In 2011, a total of 329,797 babies were born to women aged 15–19 years, for a live birth rate of 31.3 per 1,000 women in this age group.1 This is a record low for U.S. teens in this age group, and a drop of 8% from 2010. Birth rates fell 11% for women aged 15–17 years, and 7% for women aged 18–19 years. While reasons for the declines are not clear, teens seem to be less sexually active, and more of those who are sexually active seem to be using birth control than in previous years.2
Source: Hamilton BE, Martin JA, Ventura SJ. Births: Preliminary data for 2010. National Vital Statistics Reports. 2011;60(2):Table S-2.
*Hamilton BE, Martin JA, Ventura SJ. Births: Preliminary data for 2011. National Vital Statistics Reports. 2012;61(5). Table 2.
Teen birth rates declined for all races and for Hispanics except for 18–19 year old Asian/Pacific Islanders, for whom rates did not change. The decline was greatest for Hispanic teens, with a drop of 11% from 2010. Despite these declines, substantial disparities persist in teen birth rates, and teen pregnancy and childbearing continue to carry significant social and economic costs. The U.S. teen pregnancy, birth, sexually transmitted disease (STD), and abortion rates are substantially higher than those of other western industrialized nations.3
Non-Hispanic black youth, Hispanic/Latino youth, American Indian/Alaska Native youth, and socioeconomically disadvantaged youth of any race or ethnicity experience the highest rates of teen pregnancy and childbirth. Together, black and Hispanic youth comprised 57% of U.S. teen births in 2011.1 CDC is focusing on these priority populations because of the need for greater public health efforts to improve the life opportunities of adolescents facing significant health disparities, as well as to have the greatest impact on overall U.S. teen birth rates. Other priority populations for CDC’s teen pregnancy prevention efforts include young people in foster care and the juvenile justice system, and those otherwise living in conditions of risk.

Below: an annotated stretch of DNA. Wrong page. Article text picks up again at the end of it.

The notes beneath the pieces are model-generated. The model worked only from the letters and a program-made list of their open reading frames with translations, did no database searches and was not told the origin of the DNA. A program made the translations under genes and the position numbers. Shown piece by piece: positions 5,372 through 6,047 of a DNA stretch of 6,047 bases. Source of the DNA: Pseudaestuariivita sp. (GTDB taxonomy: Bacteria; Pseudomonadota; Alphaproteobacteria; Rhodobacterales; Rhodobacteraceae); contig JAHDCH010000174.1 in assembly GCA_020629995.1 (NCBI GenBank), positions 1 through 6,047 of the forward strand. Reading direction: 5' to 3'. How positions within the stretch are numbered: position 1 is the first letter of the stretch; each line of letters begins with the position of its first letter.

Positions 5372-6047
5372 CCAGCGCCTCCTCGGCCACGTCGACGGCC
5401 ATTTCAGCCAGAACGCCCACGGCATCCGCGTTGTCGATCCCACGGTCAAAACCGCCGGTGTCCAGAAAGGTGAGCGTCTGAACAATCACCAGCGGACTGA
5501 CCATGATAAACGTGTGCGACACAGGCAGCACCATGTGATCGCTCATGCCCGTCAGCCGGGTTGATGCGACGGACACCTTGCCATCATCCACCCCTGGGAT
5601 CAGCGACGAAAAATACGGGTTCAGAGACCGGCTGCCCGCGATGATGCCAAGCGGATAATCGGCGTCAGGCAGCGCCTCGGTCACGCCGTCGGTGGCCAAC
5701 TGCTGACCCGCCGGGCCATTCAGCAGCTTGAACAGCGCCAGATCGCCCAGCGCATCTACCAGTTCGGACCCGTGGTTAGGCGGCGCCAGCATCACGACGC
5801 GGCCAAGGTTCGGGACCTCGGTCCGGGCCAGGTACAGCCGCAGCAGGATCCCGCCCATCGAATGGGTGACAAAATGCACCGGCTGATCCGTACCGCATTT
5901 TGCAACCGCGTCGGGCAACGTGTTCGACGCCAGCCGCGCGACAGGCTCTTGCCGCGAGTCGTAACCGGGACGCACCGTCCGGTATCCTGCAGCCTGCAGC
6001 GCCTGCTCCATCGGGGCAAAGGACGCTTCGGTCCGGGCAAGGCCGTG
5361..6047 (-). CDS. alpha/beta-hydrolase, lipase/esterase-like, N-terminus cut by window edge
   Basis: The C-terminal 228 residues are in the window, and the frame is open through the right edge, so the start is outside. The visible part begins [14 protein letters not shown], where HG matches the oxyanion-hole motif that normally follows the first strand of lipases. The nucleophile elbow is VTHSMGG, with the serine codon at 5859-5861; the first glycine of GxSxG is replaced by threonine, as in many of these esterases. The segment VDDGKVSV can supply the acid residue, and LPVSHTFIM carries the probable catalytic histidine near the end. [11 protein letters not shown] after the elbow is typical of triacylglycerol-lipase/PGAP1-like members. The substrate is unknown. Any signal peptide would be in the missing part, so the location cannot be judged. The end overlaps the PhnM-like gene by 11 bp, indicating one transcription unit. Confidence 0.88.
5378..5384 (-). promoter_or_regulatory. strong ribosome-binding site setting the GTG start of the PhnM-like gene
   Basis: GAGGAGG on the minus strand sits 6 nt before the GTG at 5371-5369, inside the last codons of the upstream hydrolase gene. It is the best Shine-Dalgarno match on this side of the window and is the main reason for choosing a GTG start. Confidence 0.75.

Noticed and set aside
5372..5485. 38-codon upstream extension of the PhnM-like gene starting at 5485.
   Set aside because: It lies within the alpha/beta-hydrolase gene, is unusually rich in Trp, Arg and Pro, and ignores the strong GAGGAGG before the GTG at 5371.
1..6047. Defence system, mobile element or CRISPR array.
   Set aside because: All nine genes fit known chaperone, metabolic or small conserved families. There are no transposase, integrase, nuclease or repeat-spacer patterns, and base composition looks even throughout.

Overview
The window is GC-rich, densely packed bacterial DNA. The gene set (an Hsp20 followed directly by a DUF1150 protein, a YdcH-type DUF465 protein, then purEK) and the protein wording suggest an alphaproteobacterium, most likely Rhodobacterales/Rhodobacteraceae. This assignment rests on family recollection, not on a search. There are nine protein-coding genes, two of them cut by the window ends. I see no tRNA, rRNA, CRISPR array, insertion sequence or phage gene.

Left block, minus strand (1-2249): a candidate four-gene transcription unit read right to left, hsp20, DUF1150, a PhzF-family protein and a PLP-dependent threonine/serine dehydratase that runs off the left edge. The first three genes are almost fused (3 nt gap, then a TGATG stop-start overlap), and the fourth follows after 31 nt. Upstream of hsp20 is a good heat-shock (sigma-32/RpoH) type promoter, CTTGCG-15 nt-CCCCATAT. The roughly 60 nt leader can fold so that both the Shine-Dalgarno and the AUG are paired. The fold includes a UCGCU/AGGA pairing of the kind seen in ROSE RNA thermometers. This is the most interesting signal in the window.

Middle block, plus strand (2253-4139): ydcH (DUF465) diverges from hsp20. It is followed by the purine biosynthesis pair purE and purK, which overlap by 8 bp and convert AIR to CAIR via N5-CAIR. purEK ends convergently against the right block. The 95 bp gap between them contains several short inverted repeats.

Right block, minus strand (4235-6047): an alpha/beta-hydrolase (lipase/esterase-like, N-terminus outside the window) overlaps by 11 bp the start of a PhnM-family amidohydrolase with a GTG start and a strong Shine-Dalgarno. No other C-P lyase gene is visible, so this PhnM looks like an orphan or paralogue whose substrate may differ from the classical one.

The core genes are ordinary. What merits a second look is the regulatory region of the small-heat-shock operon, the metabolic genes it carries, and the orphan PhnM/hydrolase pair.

These effects remain for the teen mother and her child even after adjusting for those factors that increased the teenager’s risk for pregnancy, such as growing up in poverty, having parents with low levels of education, growing up in a single-parent family, and having poor performance in school. 3
In addition to evidence-based prevention programs, teens need access to youth-friendly clinical services. Parents and other trusted adults also play an important role in helping teens make healthy choices about relationships, sex, and birth control. Learn about what CDC and other federal agencies are doing to reduce teen pregnancy.
1 Hamilton BE, Martin JA, Ventura SJ. Births: Preliminary data for 2011. National Vital Statistics Reports. 2012;61(5). Table 2.
2 Martinez G, Copen CE, Abma JC. Teenagers in the United States: Sexual activity, contraceptive use, and childbearing, 2006–2010. National Survey of Family Growth. National Center for Health Statistics. National Vital Health Stat. 2011;23(31).
3 Singh S, Darroch JE. Adolescent pregnancy and childbearing: levels and trends in developed countries. Fam Plann Perspect. 2000;32(1):14-23.
4 National Campaign to Prevent Teen and Unplanned Pregnancy, Counting It Up: The Public Costs of Teen Childbearing 2011.
5 Perper K, Peterson K, Manlove J. Diploma Attainment Among Teen Mothers. Child Trends, Fact Sheet Publication #2010-01: Washington, DC: Child Trends; 2010.
6 Hoffman SD. Kids Having Kids: Economic Costs and Social Consequences of Teen Pregnancy. Washington, DC: The Urban Institute Press; 2008.
7 Kirby D, Laris BA, Rolleri L. The Impact of Sex and HIV Education Programs in Schools and Communities on Sexual Behaviors Among Young Adults. Scotts Valley, CA: ETR Associates; 2006.